Why Entrepreneurs Need to H.A.L.T. Before Making Important Decisions
Entrepreneurship is a journey that often illuminates parts of your personality that you may have been unable or unwilling to see in yourself. Throughout my six years as the CEO of BodeTree, I’ve certainly learned a lot about myself.
One such realization is that I am a naturally stressed-out person. People who don’t know me well might be surprised by this revelation. The truth, however, is that as long as I can remember, I’ve been a worrier who thrives on stress.
Over the years I learned to both mask this stress and turn it to my advantage. As a leader, I often take on the stress of others upon myself and use it to fuel my ambition. This internalization of stress has enabled me to (hopefully) cultivate a team where people are relaxed enough to perform at their peak.
Or, so I thought. I’ve come to see, however, that my approach to stress only took me so far. By always taking the burdens of the world onto my shoulders, I built up a powerful reserve of pent-up stress that was just waiting to manifest itself in the form of bad decisions.
Remember to H.A.L.T.
I realized that I was a ticking time bomb of sorts. All I needed was the right trigger to unleash this backlog of stress. When that inevitably happened, the result would be so overwhelming that I would make bad decisions.
Of course, the inevitable eventually happened and I allowed myself to make bad decisions. I turned a blind eye to underperforming team members, neglected my family, and allowed potential partners to give me the runaround. I was frustrated, unhappy, and unsure of what to do next. It was around that time that I discovered a framework that changed my outlook on how to manage stress.
The real problem wasn’t my “stress reservoir”; it was that I failed to identify the triggers that released it, thus allowing it to impact my decision making.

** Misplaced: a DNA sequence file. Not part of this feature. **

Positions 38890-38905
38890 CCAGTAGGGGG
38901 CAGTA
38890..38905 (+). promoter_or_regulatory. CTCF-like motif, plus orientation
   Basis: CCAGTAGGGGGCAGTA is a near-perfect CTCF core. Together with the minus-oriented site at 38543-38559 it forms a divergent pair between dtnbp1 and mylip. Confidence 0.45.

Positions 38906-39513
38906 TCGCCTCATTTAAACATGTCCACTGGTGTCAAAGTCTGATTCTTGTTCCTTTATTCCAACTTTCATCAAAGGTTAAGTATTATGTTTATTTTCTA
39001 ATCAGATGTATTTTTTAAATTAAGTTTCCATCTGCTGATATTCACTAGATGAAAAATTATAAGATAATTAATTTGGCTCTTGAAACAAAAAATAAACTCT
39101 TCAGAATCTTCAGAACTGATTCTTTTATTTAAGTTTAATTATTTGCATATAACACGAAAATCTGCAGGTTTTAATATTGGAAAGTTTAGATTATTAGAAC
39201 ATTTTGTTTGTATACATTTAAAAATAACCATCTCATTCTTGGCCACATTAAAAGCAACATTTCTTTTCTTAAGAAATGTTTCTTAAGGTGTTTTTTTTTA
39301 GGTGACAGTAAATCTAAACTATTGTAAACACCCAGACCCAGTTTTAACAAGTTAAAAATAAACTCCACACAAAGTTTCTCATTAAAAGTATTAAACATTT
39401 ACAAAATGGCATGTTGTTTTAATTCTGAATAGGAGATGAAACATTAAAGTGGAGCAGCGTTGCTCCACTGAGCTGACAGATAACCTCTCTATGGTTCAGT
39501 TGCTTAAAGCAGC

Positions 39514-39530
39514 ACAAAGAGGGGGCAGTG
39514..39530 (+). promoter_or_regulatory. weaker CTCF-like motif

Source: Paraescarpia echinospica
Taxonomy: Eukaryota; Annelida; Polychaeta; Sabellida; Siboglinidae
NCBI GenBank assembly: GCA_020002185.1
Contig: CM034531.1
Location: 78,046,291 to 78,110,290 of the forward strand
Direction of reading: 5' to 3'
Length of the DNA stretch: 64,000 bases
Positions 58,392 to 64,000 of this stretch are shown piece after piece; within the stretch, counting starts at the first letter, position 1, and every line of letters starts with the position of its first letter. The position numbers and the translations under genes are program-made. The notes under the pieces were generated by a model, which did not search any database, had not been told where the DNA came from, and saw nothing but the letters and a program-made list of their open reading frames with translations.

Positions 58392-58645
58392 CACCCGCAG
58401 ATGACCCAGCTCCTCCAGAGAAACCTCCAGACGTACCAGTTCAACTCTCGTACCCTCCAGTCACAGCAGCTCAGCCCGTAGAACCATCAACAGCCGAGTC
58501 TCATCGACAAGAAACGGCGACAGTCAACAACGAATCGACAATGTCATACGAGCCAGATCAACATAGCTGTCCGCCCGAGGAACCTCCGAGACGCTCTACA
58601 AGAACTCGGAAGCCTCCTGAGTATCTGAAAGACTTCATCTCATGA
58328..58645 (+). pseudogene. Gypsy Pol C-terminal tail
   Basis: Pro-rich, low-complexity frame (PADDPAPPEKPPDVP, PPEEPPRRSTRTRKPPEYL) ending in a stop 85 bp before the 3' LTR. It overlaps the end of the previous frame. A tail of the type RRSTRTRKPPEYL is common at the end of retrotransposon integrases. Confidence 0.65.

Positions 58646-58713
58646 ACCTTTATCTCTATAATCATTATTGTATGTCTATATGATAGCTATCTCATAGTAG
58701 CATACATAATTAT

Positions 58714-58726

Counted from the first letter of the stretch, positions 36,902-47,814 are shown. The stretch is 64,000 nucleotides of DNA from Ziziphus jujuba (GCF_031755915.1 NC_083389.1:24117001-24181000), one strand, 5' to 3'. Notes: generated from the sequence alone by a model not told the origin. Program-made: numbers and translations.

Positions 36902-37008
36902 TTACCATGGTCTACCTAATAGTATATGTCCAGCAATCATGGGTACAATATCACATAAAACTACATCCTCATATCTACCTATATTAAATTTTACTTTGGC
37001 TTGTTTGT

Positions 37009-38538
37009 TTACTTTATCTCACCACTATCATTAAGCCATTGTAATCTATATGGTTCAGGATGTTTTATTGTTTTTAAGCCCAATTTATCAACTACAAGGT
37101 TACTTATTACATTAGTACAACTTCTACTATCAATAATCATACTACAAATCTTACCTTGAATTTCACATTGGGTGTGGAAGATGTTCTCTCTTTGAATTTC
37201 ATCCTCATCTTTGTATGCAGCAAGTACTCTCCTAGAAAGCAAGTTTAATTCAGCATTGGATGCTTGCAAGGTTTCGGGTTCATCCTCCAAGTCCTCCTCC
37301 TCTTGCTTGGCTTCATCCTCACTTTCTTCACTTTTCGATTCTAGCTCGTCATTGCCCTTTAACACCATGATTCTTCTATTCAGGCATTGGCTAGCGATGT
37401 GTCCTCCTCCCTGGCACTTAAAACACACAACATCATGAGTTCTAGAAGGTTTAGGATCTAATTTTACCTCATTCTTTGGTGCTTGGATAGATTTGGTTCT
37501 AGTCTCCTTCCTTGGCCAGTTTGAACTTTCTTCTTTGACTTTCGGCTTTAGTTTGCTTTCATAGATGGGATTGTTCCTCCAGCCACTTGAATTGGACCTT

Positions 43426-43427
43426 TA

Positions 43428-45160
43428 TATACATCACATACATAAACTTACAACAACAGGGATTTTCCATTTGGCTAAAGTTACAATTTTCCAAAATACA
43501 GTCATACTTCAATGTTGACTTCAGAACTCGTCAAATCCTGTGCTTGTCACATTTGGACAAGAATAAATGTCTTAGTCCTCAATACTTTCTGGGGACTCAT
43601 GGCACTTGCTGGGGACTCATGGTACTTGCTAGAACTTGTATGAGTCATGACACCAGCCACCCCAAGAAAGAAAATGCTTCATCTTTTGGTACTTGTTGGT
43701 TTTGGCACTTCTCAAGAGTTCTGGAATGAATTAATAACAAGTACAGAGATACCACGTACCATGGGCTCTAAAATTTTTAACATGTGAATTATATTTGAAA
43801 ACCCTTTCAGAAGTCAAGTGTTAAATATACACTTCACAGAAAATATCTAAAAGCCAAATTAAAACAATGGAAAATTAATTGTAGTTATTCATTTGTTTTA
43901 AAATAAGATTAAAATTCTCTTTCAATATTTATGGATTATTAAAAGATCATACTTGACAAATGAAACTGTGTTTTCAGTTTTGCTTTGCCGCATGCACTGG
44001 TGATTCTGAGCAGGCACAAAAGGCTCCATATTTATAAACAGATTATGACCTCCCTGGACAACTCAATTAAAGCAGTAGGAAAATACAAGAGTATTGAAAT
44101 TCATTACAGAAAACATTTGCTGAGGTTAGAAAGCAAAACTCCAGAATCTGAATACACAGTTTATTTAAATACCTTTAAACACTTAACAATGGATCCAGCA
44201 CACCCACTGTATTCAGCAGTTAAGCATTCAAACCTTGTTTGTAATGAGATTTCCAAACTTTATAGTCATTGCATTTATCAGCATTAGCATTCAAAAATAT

I was introduced to the acronym H.A.L.T., which stands for Hungry, Angry, Lonely, Tired. The H.A.L.T. framework posits that people are more likely to trigger the negative effects of stress and make bad decisions when they’re dealing with unrelated afflictions.
I’ve come to identify these triggers in myself and my environment, and act accordingly. Now, I preach the power of this framework to any entrepreneur (and business person) who will listen.
As entrepreneurs, we tend to push ourselves harder than most. It isn’t uncommon to skip meals or, in my case, eat poorly when focusing on the task at hand.
When you’re hungry or unhealthy, it’s easier to give into stress and make bad decisions. However, it’s important to understand that this is not limited to physical hunger.
Hunger for results, success, or action of some kind can be an equally powerful trigger. So, make sure you do a self-assessment to identify physical hunger as well as spiritual hunger before you make a decision.
Anger is an emotion that few of us deal with in a healthy manner. Either we explode or we bottle it up and ignore its existence. There are also other forms of anger, like frustration.
When we make decisions when we’re mad or frustrated, we give into the more primal versions of ourselves. The best advice I can offer entrepreneurs faced with making tough decisions is to identify anger before it takes hold and recognize that it can take unexpected forms.
Loneliness is something all of us deal with from time to time. Leadership, in particular, is a lonely endeavor, even when you’re surrounded with a strong support network.
When you have a role that, by definition, doesn’t have peers, the loneliness of responsibility can be overwhelming. When those feelings take hold, bad decisions follow.
My advice to lonely entrepreneurs is to find mentors who have been in your position before. Sometimes, all you need is someone to listen and understand where you’re coming from.
I don’t know about you, but I’ve made the mistake of wearing my exhaustion as a badge of honor. I used to pride myself on the fact that I could outwork anyone and push forward with little to no sleep.
This strategy worked when I was much younger, but as I’ve aged the effects of sleep deprivation have taken their toll. At one point, I was so dazed and forgetful that I could barely function. Sufficed to say, my ability to make good decisions suffered as a result.
The only way to avoid the negative effects of exhaustion is to put effort into getting proper rest. I turn off all of my devices a full two hours before I go to bed, which helps to mitigate the effects of non-stop screen time. Disconnecting is easier said than done, but it has dramatically improved the quality of my rest.
The struggles outlined in the H.A.L.T. framework are all too common. Unfortunately, the fact that they’re so common and obvious often leads entrepreneurs to ignore them. I’ve learned, firsthand, that it pays to be mindful of the effect they can have on your decision making.
So, the next time you’re feeling over-stressed and are faced with a decision, remember to H.A.L.T. I promise you won’t regret it.